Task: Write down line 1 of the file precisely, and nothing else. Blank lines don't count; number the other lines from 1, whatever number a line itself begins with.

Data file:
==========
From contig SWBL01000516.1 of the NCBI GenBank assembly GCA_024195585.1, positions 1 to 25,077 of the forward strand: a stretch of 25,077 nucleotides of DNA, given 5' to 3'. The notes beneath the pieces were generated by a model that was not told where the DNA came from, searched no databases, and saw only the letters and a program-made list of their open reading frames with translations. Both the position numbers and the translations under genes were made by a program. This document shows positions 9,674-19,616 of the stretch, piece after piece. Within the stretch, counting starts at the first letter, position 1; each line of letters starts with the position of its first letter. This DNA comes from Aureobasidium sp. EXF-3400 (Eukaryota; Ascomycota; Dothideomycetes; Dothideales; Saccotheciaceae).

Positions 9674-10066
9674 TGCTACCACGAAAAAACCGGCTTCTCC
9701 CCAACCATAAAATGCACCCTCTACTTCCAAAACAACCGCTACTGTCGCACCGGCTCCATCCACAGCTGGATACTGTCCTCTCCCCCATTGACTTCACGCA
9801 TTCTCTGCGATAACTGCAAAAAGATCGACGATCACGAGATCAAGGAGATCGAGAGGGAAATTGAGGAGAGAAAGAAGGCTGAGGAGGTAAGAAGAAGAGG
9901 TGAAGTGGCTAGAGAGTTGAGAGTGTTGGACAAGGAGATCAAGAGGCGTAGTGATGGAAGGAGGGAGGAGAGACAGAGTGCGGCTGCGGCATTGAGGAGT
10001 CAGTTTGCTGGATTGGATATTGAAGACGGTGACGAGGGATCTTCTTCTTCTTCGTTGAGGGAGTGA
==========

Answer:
From contig SWBL01000516.1 of the NCBI GenBank assembly GCA_024195585.1, positions 1 to 25,077 of the forward strand: a stretch of 25,077 nucleotides of DNA, given 5' to 3'. The notes beneath the pieces were generated by a model that was not told where the DNA came from, searched no databases, and saw only the letters and a program-made list of their open reading frames with translations. Both the position numbers and the translations under genes were made by a program. This document shows positions 9,674-19,616 of the stretch, piece after piece. Within the stretch, counting starts at the first letter, position 1; each line of letters starts with the position of its first letter. This DNA comes from Aureobasidium sp. EXF-3400 (Eukaryota; Ascomycota; Dothideomycetes; Dothideales; Saccotheciaceae).